In answering the second question: (2) In what ways does power inform the construction of work-related injury and its recovery? Ashley’s experience suggested that her employer was able to rely on the wider academic cultures of performativity and overwork. The dominant norms and practices in this context enable employers to leverage a more subtle and diffuse form of job blackmail (Zoller, 2009), where they are able to rely on the self-disciplining regime in academia to see individual employees take over responsibility for overcoming bodily limitations, navigating regulatory frameworks, and managing their own recoveries with minimal impact on university operations. This study of an injured academic shows how the ideological, regulatory, managerial, organisational, and relational dimensions of OHS are important because examined together, they allow researchers to develop more holistic understandings of how workplace safety and hazards are socially and politically constructed in organisations.

Research Limitations and Future Research

At this article’s writing, we are attempting to survive in the midst of a global pandemic. COVID-19 has produced new implications for illness and how illness is coped with and cared for in universities. Just as I began writing this article in September 2020, I heard the news of Paola De Simone, a professor at the Universidad Argentina de la Empresa who collapsed while teaching a class over Zoom after having been sick with COVID-19 for four weeks. Her university remembered her as a “passionate and dedicated teacher”. Many of us would likely relate to the expectations to work at all costs, pushing through teaching and research duties despite being sick or in pain, or risk earning distrust and disdain from our employers and colleagues if we sought too many accommodations (Brown & Leigh, 2020).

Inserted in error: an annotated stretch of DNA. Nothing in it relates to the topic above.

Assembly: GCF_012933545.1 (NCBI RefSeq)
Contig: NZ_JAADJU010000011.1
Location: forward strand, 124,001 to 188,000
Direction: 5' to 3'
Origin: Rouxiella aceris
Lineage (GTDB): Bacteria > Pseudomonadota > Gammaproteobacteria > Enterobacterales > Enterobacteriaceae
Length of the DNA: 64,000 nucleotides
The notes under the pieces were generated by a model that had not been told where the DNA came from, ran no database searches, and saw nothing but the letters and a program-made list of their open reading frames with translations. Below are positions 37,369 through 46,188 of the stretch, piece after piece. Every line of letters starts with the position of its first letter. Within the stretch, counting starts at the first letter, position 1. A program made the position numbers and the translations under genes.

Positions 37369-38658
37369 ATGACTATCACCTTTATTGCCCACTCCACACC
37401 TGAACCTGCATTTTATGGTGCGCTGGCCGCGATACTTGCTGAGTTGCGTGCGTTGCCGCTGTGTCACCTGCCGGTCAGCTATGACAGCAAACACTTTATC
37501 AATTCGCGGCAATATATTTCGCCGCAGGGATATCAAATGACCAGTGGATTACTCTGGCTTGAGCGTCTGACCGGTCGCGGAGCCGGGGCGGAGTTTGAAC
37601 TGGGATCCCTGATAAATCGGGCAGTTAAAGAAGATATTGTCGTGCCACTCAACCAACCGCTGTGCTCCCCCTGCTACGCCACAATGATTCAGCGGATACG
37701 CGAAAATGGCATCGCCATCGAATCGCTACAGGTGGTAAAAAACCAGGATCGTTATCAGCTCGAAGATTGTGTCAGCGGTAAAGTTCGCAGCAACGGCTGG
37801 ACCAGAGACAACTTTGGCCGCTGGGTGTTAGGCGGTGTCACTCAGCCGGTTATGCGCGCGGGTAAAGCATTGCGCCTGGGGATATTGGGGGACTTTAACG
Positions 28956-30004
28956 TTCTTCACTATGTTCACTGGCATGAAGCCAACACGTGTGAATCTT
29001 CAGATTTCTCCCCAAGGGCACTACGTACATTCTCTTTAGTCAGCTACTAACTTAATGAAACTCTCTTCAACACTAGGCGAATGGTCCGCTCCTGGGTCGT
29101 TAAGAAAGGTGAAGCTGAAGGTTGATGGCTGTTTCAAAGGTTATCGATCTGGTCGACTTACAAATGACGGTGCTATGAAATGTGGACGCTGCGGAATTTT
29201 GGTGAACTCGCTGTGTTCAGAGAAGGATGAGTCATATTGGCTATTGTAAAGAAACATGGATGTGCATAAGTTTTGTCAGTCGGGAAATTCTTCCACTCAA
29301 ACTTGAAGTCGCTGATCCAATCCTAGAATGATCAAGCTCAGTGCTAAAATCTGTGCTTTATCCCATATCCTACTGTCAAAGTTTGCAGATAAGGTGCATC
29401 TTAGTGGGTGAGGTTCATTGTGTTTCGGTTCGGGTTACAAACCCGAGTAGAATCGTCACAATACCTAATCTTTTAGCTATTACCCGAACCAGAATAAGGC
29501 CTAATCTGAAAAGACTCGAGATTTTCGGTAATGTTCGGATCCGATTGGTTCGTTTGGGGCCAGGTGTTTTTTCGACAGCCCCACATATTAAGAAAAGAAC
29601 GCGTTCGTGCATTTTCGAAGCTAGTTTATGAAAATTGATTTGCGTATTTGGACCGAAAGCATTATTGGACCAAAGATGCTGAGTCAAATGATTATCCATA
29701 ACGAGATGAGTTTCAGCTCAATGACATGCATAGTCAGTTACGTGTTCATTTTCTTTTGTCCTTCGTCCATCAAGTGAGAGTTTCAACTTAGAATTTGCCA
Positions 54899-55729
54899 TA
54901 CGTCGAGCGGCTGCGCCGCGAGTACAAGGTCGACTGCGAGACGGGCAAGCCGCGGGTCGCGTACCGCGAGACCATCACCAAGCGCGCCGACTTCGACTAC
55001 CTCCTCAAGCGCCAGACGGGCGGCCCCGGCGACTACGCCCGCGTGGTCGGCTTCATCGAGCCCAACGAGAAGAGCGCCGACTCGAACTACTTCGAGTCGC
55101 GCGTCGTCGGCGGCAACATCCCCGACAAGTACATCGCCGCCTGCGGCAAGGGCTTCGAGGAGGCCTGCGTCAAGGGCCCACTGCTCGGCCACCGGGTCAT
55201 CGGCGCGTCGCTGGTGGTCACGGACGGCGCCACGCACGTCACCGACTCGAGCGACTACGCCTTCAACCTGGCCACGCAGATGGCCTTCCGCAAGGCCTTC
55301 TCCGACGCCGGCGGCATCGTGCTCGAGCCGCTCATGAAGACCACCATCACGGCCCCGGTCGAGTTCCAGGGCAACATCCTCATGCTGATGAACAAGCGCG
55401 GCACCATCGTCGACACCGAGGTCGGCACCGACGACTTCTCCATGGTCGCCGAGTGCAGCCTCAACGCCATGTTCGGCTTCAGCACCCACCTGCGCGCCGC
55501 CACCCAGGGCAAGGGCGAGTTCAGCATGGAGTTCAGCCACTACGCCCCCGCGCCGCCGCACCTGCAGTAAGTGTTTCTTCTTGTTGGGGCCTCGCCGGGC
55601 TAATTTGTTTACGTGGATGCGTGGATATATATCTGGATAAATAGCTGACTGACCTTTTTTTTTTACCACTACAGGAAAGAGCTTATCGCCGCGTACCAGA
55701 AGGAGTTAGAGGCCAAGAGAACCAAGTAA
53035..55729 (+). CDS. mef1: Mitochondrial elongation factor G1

Focussing here on the case of a single injured worker, there are limitations to the study that may be addressed in future research. Ashley’s account centred on her own experiences of her injury and her struggles constructing how the injury impacted her body and her productivity with her employer. Given Ashley’s account of ethical malpractice on the part of her employer, it did not seem advisable in this sensitive case to pursue interviews with the employer and expose Ashley as a whistleblower. As such, the study can only be considered to provide insight into an injured worker’s experience and perception of care (and its lack thereof) in the individualising OHS systems of a neoliberal university, and the effects on her physical and psychosocial health. Future research has the potential to examine the discursive co-construction of injury through interviews with multiple actors in the OHS system and their collective struggles over meaning.